This is the first in a series of Mean Bird Motorcycles built by custom motorcycle icon Kevin Dunworth (pictured above), Mean Bird Motorcycles is a wing of Red Torpedo – a British motorcycle apparel company that sponsors road racing legends like Guy Martin, John McGuinness, and Conor Cummins.
If you have even a passing interest in custom motorcycles you’ve almost certainly seen the work of Kevin Dunworth previously. He’s built dozens of well-known bikes, had his work featured across a slew of print magazines, online publications, and television shows like Discovery Channel’s “Cafe Racer TV”, Velocity’s “Naked Speed”, and Esquire Network’s “Wrench Against the Machine”.
Kevin currently runs Dunworth_, he formerly ran Loaded Gun Customs which is where most people will know him from. The project to build the first Mean Bird Motorcycles bike began as a conversation between Kevin and Steve Glum of Red Torpedo, their plan was to build a quintessentially American motorcycle that riders like Martin, McGuinness, and Cummins would enjoy throwing around the Isle of Man TT circuit for fun.
The build project started with a humble Harley-Davidson Sportster 883, and it’s transformation into a 1200cc fire breathing, jet black street tracker would test Kevin to his limits. The bike was originally going to be a hard tail however once he’d fabricated the tail and tack welded it into place he realised it didn’t look right, and it wouldn’t fulfil the original purpose of the build.
Weeks of work were involved just on the rear of the bike, a number of different options were tested before he settled on a classic tubular swing arm with twin shock absorbers. This type of sprung rear was used extensively on motorcycles in the mid-to-late 20th century, notably by British manufacturers like Triumph, Norton, BSA, on their race bikes.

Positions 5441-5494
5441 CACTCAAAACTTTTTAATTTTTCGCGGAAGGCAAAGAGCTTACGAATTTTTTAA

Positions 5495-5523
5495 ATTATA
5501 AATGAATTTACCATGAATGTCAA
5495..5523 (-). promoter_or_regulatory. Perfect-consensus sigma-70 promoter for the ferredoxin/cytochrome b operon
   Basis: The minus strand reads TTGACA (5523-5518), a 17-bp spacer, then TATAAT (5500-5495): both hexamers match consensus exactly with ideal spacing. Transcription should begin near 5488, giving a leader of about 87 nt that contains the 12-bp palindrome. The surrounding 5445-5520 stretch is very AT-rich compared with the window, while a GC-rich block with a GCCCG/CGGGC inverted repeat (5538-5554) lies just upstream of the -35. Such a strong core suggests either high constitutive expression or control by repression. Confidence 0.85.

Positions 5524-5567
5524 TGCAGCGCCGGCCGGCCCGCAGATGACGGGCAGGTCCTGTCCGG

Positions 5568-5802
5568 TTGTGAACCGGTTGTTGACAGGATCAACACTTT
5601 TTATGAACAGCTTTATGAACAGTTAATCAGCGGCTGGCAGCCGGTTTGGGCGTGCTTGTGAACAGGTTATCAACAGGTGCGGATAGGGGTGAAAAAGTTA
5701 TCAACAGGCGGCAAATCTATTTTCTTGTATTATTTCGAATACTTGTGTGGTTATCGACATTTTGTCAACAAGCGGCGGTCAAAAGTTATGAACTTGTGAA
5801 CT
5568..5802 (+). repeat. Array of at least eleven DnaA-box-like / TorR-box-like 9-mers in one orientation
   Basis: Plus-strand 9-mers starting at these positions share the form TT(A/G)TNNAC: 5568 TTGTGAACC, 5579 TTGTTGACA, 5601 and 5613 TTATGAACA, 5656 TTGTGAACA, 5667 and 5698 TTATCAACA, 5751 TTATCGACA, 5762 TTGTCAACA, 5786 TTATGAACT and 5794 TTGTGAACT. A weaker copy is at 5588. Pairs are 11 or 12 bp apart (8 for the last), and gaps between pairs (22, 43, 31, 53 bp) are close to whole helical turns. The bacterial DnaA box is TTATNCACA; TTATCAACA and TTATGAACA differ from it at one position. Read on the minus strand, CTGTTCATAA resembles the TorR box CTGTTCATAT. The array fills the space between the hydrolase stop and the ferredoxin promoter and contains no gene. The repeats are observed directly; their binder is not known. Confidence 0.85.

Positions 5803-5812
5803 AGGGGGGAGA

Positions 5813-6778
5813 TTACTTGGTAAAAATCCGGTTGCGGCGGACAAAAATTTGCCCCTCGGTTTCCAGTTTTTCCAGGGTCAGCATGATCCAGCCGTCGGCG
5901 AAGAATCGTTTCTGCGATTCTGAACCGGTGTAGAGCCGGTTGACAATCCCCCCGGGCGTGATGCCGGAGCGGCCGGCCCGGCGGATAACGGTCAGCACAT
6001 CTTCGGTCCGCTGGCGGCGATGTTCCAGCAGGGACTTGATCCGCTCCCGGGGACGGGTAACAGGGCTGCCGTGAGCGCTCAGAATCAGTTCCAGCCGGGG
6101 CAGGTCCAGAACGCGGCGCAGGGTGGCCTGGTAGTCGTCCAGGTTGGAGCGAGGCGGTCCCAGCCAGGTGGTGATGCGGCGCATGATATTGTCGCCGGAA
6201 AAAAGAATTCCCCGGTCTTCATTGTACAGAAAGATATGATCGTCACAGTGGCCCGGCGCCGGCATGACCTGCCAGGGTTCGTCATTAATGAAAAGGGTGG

Once the swing arm and mountings were fabricated Kevin sourced a pair of Progressive 490 shock absorbers which allow for full adjustment. These were paired with a completely rebuilt set of standard Sportster forks, with new gold tubes, custom springs, and all new seals.
Spoked wheels were fitted front and back, with a 19″ up front and an 18″ in the rear. The bike has a chain conversion from the original belt final drive, and it has a custom chain tensioner designed to give optimal tension when the rider is seated on the bike.
The original 883cc V-twin makes a great platform for performance Harley builds, a number of companies exist that sell kits to turn it into a 1200cc engine or larger – typically by swapping out the pistons and barrels before making the other necessary modifications. The new barrels are S&S Big Fin units with matching pistons, S&S lifters and .500 cams were also fitted, and the carburettor was rebuilt and re-jetted to suit the application.
The original fuel tank and seat was long gone by this time, so a new tracker style seat was fitted to the modified subframe and a tracker fuel tank was fitted up top. The bike was given a jet black paint scheme by Kacey at Kross Over Kustoms and it was finished off with a new exhaust. Cone Engineering supplied a set of stainless steel header pipes which Kevin then grafted onto a two-into-one collector with a straight pipe on the end. The exhaust looks like it would be deafening but Kevin say’s it’s much less aggressive than he expected, he describes it as being not loud, but not obnoxiously loud.
The completed bike looks like almost the exact motorcycle that Harley should be building – a lighter weight V-twin street tracker with a hefty dose of their original DNA and a glimmer of the XR750 thrown in for good measure.
Images courtesy of Carlos Amoedo
Ben has had his work featured on CNN, Popular Mechanics, Smithsonian Magazine, Road & Track Magazine, the official Pinterest blog, the official eBay Motors blog, BuzzFeed, and many more.
Silodrome was founded by Ben back in 2010, in the years since the site has grown to become a world leader in the alternative and vintage motoring sector, with millions of readers around the world and many hundreds of thousands of followers on social media.